March 30th, 2016
California “clarifies” mandated Abusive Conduct training
On Jan. 1, 2015 California started mandating training in Abusive Conduct for supervisors (in employers with 50 or more workers). The definition was lifted verbatim from the WBI Healthy Workplace Bill (HWB) authored by Suffolk University Law Professor David Yamada.
WBI and its national network of volunteer State Coordinators has been lobbying for the complete HWB since 2001. Timid, business lobby-yoked state lawmakers are afraid to take a stand for workers who suffer health harm as the result of workplace bullying. Of course, the HWB does not include the phrase “workplace bullying.” The term used is “abusive conduct.”
California and Utah have mandated training. Utah’s 2015 legislation is superior to California’s, though it applies only to state agency employers. Utah requires that employers describe how they will provide protections to employees. California, at first, simply mandated the training. And the topic of abusive conduct, which is still legal until the full HWB is enacted into law in California, is to be added to mandated training on the employer’s commitment to the prevention and resolution of illegal sexual harassment. Oops. This is confusing to nearly everyone. Many HR types hardly understand the power of having protected group status membership or not.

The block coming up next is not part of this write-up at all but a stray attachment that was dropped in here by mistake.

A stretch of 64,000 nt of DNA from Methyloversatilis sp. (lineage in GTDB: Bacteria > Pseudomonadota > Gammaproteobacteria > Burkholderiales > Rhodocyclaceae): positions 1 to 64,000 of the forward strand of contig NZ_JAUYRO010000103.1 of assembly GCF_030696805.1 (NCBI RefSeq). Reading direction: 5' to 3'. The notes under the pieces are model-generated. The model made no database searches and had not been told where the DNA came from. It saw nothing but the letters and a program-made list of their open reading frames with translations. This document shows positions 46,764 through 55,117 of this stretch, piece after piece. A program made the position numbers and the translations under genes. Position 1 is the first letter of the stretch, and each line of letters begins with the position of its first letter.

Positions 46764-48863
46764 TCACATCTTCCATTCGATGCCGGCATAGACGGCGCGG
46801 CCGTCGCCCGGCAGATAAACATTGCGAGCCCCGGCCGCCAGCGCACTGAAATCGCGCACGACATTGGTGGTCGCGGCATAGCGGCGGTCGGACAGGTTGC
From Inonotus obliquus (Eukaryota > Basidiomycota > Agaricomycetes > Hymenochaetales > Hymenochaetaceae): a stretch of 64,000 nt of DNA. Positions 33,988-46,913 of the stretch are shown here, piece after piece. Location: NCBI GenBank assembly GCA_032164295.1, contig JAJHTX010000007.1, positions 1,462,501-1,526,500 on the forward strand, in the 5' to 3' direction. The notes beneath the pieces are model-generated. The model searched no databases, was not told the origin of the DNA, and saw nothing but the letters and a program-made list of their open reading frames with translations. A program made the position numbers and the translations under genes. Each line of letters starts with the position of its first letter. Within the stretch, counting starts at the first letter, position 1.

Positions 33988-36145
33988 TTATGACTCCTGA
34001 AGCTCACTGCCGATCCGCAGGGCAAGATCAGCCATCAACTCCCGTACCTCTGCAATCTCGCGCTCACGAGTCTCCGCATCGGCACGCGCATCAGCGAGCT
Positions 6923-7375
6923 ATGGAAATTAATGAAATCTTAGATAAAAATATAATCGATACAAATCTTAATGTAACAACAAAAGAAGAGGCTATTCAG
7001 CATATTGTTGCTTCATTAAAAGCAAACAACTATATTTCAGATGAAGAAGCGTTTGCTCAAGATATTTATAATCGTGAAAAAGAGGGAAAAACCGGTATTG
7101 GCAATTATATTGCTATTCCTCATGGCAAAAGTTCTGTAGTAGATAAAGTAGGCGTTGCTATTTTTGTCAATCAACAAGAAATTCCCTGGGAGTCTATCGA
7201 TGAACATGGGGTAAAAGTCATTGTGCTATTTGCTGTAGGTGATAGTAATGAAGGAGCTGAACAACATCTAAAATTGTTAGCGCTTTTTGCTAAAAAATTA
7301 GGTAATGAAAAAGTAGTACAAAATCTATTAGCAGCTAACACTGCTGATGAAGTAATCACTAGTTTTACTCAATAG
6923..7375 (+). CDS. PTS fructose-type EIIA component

We worry that employees will conflate bullying (abusive conduct) with illegal forms of harassment, including exposure to a hostile work environment. They will falsely believe that abusive conduct is currently illegal because of the pairing with illegal forms of discrimination that violate state and federal laws.
Now comes an April 1 amendment to California Fair Employment and Housing Act Regulations. The section below shows the intended clarification regarding the content of the Abusive Conduct related to Government Code section 12950.1(g)(2).
The good news: the deleterious impact on the targets of abusive conduct must be discussed. Naturally, the negatives for the employer are to be included.
The bad news: the regulation lifts most of our HWB definition of abusive conduct but omits the critical element describing that personal health harm can be manifested. And time devoted to abusive conduct training should be “meaningful.” Still vague.
Read the amended, clarifying regulation for yourself.
This entry was posted on Wednesday, March 30th, 2016 at 11:23 am and is filed under HWB. You can follow any responses to this entry through the RSS 2.0 feed. You can leave a response, or trackback from your own site.